I was shocked at the small number of people attending this panel. Two years ago when I sat on an agent panel, there were over fifty writers in the audience with endless questions. Was the poor attendance because people didn't care to hear those particular editors? Or are authors looking elsewhere on their writing journeys?

This panel provided little information of value to me. Jason Pinter also spoke at our Published Penns retreat luncheon. He comes across as intelligent and energetic. He's worked in the field since graduating college and knows his way around the publishing business. I would submit something to him if I had a manuscript ready.

Have you ever submitted to any of the above publishers? Why do you think the editors' panel was so poorly attended? What question would you ask any of the above if you had the chance? Do you use the word 'evocative' in your daily conversation?

Monday, May 19, 2014

A Gold Mine

The annual Pennwriters' conference fulfilled all expectations and beyond. I have pages of handwritten notes I'll be converting to blog posts over the next two weeks. And I'll probably save one good one for my next turn at IWSG.

Pennwriters is a non profit group, and one of the ways they raise money is to sell chances on gift baskets provided by members and groups of members. There were many terrific gifts.

There were winners of the writing contest held in the weeks leading up to the conference in poetry, short story, nonfiction and novel beginnings. The winners were recognized at the Saturday luncheon.

Pennwriters contest winners

There also was a large table of books for sale by published members. A local bookseller runs that concession so it works very smoothly. Saturday afternoon had an hour set aside so you could get your purchases signed by the authors.

Ten agents and three editors attended and presented workshops and sat on panels. I'll give some details of their shared wisdom in an upcoming post. The food was excellent and three of the meals included an industry professional as a speaker.

It wasn't all perfect. As with most affairs held in hotel conference areas, the rooms were too cold. Coffee and hot tea weren't available Saturday afternoon. Pennwriters divides the state into six areas and the area meetings weren't well attended. People missed a great networking opportunity by not choosing the bar over the meeting.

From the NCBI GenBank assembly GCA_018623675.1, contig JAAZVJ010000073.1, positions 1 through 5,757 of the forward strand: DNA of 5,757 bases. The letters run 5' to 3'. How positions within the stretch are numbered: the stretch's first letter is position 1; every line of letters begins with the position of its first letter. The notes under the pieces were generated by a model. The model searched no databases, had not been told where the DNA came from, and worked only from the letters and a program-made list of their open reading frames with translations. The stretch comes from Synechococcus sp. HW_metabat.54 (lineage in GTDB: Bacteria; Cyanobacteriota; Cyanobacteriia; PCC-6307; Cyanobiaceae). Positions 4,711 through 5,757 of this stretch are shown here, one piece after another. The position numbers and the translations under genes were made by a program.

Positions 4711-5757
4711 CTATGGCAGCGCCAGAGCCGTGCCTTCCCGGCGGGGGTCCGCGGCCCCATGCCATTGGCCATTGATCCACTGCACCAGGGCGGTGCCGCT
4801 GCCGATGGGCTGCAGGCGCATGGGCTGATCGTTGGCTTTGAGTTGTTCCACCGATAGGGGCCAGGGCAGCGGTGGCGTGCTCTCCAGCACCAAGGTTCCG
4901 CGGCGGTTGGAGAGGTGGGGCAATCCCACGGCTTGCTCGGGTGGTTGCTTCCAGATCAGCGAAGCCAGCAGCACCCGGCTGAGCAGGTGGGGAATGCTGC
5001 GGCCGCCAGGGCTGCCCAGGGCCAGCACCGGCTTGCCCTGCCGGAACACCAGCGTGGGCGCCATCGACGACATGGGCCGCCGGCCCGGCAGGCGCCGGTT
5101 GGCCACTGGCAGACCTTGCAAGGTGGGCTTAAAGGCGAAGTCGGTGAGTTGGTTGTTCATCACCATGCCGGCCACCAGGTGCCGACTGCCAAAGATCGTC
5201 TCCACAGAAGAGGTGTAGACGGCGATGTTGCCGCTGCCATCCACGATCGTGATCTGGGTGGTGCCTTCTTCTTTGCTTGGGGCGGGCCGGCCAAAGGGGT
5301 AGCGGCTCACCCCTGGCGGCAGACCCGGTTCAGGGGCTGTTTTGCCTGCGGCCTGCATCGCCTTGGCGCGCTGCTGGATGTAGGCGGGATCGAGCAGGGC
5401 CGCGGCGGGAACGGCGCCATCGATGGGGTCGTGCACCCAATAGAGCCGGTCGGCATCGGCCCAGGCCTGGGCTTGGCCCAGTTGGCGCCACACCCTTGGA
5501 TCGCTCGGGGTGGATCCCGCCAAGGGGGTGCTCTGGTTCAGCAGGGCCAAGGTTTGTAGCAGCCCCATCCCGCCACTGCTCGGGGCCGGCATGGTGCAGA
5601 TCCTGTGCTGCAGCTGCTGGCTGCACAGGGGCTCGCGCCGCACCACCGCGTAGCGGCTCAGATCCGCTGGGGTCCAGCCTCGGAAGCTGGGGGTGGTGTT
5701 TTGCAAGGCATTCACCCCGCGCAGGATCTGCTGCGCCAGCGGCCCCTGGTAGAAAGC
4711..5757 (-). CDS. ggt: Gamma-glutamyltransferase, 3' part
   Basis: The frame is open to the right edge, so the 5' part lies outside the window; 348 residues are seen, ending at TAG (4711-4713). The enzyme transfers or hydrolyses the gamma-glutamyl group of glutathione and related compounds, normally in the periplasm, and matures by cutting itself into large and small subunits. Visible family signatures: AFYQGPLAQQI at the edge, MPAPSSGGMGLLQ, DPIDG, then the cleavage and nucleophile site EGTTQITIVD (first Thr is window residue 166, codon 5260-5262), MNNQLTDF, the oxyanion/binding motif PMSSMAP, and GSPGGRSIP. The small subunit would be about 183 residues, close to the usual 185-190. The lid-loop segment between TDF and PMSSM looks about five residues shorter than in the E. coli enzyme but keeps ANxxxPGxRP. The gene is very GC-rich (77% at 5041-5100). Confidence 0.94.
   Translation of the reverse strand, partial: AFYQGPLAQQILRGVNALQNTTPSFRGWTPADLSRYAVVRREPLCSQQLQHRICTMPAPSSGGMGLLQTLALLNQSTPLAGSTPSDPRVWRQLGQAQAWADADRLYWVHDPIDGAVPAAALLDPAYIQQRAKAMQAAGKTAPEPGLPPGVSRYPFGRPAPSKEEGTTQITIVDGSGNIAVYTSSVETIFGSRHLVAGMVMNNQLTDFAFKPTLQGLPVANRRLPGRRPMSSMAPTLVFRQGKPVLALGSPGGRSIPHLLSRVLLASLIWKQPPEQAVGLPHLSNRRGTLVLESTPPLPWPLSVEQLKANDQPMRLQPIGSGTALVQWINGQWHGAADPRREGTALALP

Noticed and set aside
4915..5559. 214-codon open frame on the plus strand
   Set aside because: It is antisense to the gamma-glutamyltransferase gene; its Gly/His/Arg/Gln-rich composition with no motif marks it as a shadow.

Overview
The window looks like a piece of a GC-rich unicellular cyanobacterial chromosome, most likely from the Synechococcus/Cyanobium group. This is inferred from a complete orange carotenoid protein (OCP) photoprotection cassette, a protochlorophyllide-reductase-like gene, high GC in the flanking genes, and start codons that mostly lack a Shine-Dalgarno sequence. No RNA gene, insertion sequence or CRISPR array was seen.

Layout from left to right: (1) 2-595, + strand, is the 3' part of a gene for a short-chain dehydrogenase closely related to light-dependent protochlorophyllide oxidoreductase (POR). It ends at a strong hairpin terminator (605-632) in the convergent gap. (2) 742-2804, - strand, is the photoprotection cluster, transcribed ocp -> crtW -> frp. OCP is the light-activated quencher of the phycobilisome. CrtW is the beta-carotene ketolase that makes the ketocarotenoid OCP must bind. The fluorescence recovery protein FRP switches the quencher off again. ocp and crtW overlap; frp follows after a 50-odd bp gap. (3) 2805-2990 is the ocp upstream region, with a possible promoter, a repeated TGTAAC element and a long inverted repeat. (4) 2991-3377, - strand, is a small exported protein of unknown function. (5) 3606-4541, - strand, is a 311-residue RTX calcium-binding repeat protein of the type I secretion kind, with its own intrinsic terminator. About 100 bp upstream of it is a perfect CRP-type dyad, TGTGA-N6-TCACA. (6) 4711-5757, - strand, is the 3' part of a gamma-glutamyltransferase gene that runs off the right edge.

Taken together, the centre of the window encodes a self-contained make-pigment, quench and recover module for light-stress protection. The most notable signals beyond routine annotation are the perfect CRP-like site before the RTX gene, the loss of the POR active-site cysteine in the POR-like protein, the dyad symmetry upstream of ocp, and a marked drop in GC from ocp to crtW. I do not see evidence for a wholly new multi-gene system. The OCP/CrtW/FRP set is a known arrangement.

Some workshops provided lots of learning for me. Some reinforced things I already know. At least one presenter spouted what I thought of as utter nonsense about promotion. I wanted to stand up and tell all the inexperienced writers to disregard everything he was saying. I didn't, of course.

The last workshop I attended blew me away and set the standard for what a presentation should be. Perhaps because the presenter was a teacher, entertaining and organized. Can't wait to share that with you and have the lovely lady here as my guest.

Ever read a blog or sit in on a workshop where you wanted to stand up and decry the misinformation? Ever been to a meeting in a hotel conference room where it wasn't too cold? Who have you heard speak, on any subject, who really inspired or entertained you? Ever win anything on one of those gift basket drawings?

Friday, May 16, 2014

Mixing Work With Pleasure

Today, tomorrow and for part of the day on Sunday, I'll be enjoying myself at the  annual Pennwriters Conference held in Lancaster, PA. This writers' group caters to all levels and genres of writing. Short stories, non-fiction, poetry and fiction will be covered in the workshops. Agents and editors will be taking pitches and offering general advice during panel sessions. Really, there's too much going on to describe here.